I also saw Shutter Island on Easter. Not the most Eastery of films by a long shot! Pretty disturbing really, but as a brain-bending psychological thriller, it’s good. Between that and the pouring rain in St Peter’s Square, it turned out to be a gloomy day in some respects, but a happy one all the same. It was heartening to see so many people – many of them youth – sticking it out in the rain at the Vatican, what with everything going on in the media these days.

A crucial discovery

My salad-making life will never be the same. Today, without realizing it, I bought a bottle of balsamic vinegar that has a thoughtfully designed spray top. Works like a charm!

Breaking records and electing teddy bears

Oxford Today magazine had quite a few interesting tidbits in the latest issue.

One was about Sarah Outen, an alumna of St Hugh’s, who rowed all the way across the Indian Ocean on her own. She’s the first woman to ever accomplish the feat. It took her 124 days and she arrived about 30 lb. lighter, having traveled 3,100 miles. When she was still in school, her father, who had rheumatoid arthritis, died unexpectedly. So she undertook this trip in his memory and to raise money for the charity Arthritis Care. Now she’s writing a book about the experience. What I found interesting was how she’s found it hard to adjust to normal life again: “Sea life is a simple life,” she said. “Time ends up having no meaning and days become just a figure of speech”.

At Queen’s College, which is where they filmed some of The Golden Compass, the JCR (undergraduate student government body) has voted a teddy bear as its next president. The students did it in rebellion, as a response to the college asking their former president to step down because of poor grades.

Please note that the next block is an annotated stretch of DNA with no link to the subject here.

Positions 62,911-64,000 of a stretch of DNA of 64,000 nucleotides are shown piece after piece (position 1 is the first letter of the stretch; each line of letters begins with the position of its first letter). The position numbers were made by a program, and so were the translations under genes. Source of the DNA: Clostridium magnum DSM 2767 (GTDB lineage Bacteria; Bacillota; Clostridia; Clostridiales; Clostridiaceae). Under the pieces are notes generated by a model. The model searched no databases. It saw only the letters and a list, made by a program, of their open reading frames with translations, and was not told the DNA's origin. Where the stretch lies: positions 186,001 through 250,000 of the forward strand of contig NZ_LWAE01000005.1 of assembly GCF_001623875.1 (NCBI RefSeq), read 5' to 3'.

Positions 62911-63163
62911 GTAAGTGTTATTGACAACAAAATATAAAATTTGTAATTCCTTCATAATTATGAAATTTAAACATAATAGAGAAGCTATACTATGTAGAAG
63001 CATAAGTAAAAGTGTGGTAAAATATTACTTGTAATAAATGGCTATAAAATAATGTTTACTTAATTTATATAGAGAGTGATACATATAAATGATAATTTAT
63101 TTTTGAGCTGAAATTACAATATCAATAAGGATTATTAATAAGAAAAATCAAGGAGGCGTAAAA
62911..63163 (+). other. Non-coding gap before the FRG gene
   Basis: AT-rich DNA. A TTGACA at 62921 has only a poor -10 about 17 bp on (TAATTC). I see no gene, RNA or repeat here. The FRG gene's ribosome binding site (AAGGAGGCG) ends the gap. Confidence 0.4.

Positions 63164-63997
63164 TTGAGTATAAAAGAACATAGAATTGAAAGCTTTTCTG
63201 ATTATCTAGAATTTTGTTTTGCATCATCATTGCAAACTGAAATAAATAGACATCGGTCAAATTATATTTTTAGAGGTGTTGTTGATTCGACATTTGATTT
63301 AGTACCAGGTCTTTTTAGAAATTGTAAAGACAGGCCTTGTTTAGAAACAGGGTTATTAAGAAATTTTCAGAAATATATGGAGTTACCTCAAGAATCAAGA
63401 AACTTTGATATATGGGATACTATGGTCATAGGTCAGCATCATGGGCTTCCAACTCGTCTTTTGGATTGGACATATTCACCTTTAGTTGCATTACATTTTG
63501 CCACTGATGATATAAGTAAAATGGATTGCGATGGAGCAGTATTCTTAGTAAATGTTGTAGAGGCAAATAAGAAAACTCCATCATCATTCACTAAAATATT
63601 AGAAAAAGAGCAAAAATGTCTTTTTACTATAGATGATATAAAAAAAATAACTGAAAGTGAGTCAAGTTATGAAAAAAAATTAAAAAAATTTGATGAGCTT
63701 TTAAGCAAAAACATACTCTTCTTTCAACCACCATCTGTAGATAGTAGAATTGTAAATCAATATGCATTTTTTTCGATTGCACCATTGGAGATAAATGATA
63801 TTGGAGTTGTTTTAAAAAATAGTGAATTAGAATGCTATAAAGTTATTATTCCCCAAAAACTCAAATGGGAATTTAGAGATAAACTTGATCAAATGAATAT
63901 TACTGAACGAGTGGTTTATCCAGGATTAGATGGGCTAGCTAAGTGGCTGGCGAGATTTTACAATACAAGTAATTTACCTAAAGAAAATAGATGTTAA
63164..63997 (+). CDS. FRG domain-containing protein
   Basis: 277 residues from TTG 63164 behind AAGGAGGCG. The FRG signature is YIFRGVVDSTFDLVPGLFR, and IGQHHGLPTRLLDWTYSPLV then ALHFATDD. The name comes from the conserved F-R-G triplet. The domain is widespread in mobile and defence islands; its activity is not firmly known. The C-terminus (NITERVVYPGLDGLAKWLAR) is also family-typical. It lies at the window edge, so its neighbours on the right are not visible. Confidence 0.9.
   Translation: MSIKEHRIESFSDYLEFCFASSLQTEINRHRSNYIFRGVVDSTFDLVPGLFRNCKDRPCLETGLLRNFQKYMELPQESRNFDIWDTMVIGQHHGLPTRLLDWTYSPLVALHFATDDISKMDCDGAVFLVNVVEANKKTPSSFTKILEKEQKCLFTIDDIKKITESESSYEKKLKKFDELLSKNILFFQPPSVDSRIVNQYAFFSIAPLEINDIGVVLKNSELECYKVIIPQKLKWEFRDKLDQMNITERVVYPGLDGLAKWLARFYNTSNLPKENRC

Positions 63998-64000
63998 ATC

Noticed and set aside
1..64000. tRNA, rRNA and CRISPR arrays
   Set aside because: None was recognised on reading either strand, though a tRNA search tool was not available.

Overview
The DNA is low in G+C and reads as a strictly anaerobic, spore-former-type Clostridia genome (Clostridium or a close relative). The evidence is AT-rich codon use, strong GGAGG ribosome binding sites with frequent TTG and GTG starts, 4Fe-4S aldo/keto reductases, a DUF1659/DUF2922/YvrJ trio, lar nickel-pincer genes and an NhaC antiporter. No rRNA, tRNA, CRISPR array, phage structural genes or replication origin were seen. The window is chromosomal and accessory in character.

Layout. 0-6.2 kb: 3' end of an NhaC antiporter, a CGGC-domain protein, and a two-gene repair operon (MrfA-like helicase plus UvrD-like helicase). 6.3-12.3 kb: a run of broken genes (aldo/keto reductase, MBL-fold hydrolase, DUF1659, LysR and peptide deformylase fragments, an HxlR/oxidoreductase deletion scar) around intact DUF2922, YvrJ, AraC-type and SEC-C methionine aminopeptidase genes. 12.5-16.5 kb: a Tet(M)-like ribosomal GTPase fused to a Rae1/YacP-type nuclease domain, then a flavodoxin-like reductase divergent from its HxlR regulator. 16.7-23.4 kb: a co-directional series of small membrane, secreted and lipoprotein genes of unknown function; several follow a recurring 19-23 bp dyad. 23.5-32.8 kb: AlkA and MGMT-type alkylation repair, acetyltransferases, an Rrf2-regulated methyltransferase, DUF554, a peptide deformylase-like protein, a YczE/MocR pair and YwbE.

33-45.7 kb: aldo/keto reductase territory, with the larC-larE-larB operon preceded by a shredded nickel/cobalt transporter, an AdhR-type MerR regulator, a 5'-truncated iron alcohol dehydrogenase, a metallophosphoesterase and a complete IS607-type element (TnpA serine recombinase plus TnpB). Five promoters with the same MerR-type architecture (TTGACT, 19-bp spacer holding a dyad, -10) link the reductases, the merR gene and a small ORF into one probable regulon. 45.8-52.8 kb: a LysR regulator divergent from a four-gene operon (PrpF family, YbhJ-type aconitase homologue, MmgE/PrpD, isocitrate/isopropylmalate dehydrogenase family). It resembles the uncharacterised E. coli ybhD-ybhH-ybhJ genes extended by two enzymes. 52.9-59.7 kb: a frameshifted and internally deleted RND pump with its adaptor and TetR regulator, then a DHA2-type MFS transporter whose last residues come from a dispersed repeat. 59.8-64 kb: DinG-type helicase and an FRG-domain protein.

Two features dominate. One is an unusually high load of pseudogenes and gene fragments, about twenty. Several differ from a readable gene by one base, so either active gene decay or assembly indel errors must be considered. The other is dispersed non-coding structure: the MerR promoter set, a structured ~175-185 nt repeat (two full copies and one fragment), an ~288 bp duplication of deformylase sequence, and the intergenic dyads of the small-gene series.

At Magdalen College, the JCR has decided to rename itself completely, taking on the name Gryffindor. And that’s not even the college where they filmed Harry Potter!

There’s also an interview with Monty Python’s Terry Jones, who said he was always ‘hopeless at languages’. His room at Teddy Hall has been turned into a lavatory, he discovered on his last visit. Jones also recounts having attended a lecture by JRR Tolkien on Beowulf. “The room was packed. He started reading with great animation, and then he stopped, pulled out his handkerchief, and – amid a great laugh – put his false teeth in!”

In the Letters to the Editor section, several people had gotten stirred up about a recent article they published called “Woe, Superman?”. In it the author had discussed human enhancement and the possibility of significantly elongating lifespan. One person’s response, which criticized the prospect, quoted a verse from Swinburne’s Garden of Proserpine that I found interesting:

From too much love of living,

From hope and fear set free,

We thank with brief thanksgiving

Whatever gods may be

That no life lives for ever;

That dead men rise up never;

That even the weariest river

Winds somewhere safe to sea.

Free refills

I love my apartment for a lot of reasons.  The most recent one, though, is that the guy who lives across the hall from me owns his own vineyard and olive grove, and therefore has barrels of his own delicious olive oil stored at his place. We’ve recently started up a system (which was his idea, mind – I’m not being a moocher!) It works like this. If I run out of the bottle he’s given me, I just set it outside his door. Soon after – voilà! – I find a refilled bottle of fresh olive oil sitting in front of my own door. I was starting to miss free drink refills at restaurants, but this more than makes up for it. I win!